Wages, experience, and training of women over the life cycle

Richard Blundell, Monica Costa-Dias, David Goll, Costas Meghir

Research output: Contribution to journalArticle (Academic Journal)peer-review

Abstract

We investigate the role of training in reducing the gender wage gap using the British Household Panel Survey. On the basis of a lifecycle model and using tax and welfare benefit reforms as a source of exogenous variation, we evaluate the role of formal training and experience in defining the evolution of wages and employment careers, conditional on education. Training is potentially important in compensating for the effects of children, especially for women who left education after completing high school, but does not fundamentally change the wage gap resulting from labor market interruptions following child birth.

Original languageEnglish
Pages (from-to)S275-S315
JournalJournal of Labor Economics
Volume39
Issue numberS1
DOIs
Publication statusPublished - Jan 2021

Bibliographical note

Funding Information:
of Sussex, University of York, Bank of Spain, Birkbeck, and University College London for their many useful comments. Financial support from the Economic and Social Research Council (ESRC) through the ESRC Centre for the Microeconomic Analysis of Public Policy at the Institute for Fiscal Studies (IFS; reference ES/M010147/1), from project grant ES/N015304/1, and from European Union Horizon 2020 program Dynamics of Inequality Across the Life-Course (DIAL; project 462-16-090) is gratefully acknowledged. Costas Meghir is grateful to the Cowles Foundation and the Institution for Social and Policy Studies (ISPS) at Yale for financial support. The usual disclaimer applies. Contact the corresponding author, Costas Meghir, at c.meghir@ yale.edu. Information concerning access to the data used in this paper is available as supplemental material online.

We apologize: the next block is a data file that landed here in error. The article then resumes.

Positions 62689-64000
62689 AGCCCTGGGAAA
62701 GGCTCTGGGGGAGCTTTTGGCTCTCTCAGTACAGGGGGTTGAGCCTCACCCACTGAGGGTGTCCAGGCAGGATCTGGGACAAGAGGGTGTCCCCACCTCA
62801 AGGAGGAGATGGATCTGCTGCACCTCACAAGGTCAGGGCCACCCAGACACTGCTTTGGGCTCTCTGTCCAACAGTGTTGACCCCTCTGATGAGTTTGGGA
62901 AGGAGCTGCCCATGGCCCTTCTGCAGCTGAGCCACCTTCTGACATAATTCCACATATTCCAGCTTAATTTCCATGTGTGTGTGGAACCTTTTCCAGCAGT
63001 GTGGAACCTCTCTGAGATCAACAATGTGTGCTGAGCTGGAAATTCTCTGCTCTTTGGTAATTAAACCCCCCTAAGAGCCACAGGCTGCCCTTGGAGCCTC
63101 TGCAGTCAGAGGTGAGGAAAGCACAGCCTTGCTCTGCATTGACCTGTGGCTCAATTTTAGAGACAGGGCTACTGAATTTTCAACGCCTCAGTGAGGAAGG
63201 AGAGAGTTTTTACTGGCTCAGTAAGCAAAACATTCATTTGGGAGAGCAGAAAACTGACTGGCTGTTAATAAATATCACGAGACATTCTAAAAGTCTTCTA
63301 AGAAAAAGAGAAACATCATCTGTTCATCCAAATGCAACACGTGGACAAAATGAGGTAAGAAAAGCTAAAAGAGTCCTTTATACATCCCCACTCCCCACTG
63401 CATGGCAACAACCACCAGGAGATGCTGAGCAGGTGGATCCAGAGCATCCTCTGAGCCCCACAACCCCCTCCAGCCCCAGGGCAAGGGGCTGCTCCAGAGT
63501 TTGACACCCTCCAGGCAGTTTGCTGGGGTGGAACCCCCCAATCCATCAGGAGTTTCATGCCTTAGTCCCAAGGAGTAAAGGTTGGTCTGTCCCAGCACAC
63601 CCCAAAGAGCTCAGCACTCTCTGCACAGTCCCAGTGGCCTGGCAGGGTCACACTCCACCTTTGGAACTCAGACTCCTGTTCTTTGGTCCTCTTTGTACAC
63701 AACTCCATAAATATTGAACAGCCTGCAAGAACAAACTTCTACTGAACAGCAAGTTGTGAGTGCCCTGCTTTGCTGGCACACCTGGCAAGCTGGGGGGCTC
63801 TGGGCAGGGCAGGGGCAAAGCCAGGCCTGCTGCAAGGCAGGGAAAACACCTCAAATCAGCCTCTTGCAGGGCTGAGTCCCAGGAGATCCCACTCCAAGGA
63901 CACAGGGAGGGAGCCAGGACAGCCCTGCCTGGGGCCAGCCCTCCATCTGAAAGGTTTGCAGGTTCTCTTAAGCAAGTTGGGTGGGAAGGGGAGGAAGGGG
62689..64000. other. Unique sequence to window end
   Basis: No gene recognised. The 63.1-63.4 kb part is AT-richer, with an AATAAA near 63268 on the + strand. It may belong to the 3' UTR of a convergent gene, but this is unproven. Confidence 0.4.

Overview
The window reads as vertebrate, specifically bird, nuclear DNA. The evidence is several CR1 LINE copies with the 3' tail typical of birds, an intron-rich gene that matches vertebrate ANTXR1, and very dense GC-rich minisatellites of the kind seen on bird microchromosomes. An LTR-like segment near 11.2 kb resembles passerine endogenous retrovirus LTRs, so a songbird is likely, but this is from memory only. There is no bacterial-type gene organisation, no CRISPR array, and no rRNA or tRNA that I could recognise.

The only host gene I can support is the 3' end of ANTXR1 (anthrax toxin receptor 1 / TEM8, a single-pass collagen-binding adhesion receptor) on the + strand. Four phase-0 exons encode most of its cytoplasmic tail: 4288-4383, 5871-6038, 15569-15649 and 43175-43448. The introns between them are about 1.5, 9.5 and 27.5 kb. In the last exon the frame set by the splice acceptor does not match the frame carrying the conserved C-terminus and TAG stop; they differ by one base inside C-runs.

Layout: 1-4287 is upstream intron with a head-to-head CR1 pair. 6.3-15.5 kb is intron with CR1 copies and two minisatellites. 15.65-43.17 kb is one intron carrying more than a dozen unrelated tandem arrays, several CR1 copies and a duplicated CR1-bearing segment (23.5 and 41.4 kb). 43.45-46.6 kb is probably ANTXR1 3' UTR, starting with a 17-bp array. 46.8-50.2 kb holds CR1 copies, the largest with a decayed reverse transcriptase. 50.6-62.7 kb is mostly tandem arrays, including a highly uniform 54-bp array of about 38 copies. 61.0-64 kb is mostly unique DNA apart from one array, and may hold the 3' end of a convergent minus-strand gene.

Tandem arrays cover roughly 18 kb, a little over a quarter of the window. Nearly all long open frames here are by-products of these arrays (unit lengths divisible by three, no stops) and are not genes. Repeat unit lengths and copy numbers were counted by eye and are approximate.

Funding Information:
We are very grateful to Michael Webb and William Elming for the many discussions and inputs at different stages of this project. We are also grateful to conference and seminar participants at German Institute for Economic Research (DIW)/ Berlin Social Science Center (WZB Berlin), Chicago Harris School, Center for Research in Economics and Statistics (CREST; ?cole Nationale de la Statistique et de l?Administration ?conomique [ENSAE Paris]), Luxembourg Institute of SocioEconomic Research (LISER), University of Bristol, University of Essex, University of Sussex, University of York, Bank of Spain, Birkbeck, and University College London for their many useful comments. Financial support from the Economic and Social Research Council (ESRC) through the ESRC Centre for the Microeconomic Analysis of Public Policy at the Institute for Fiscal Studies (IFS; reference ES/M010147/1), from project grant ES/N015304/1, and from European Union Horizon 2020 program Dynamics of Inequality Across the Life-Course (DIAL; project 462-16-090) is gratefully acknowledged. Costas Meghir is grateful to the Cowles Foundation and the Institution for Social and Policy Studies (ISPS) at Yale for financial support. The usual disclaimer applies. Contact the corresponding author, Costas Meghir, at c.meghir@ yale.edu. Information concerning access to the data used in this paper is available as supplemental material online.

Publisher Copyright:
© 2021 by The University of Chicago. All rights reserved.

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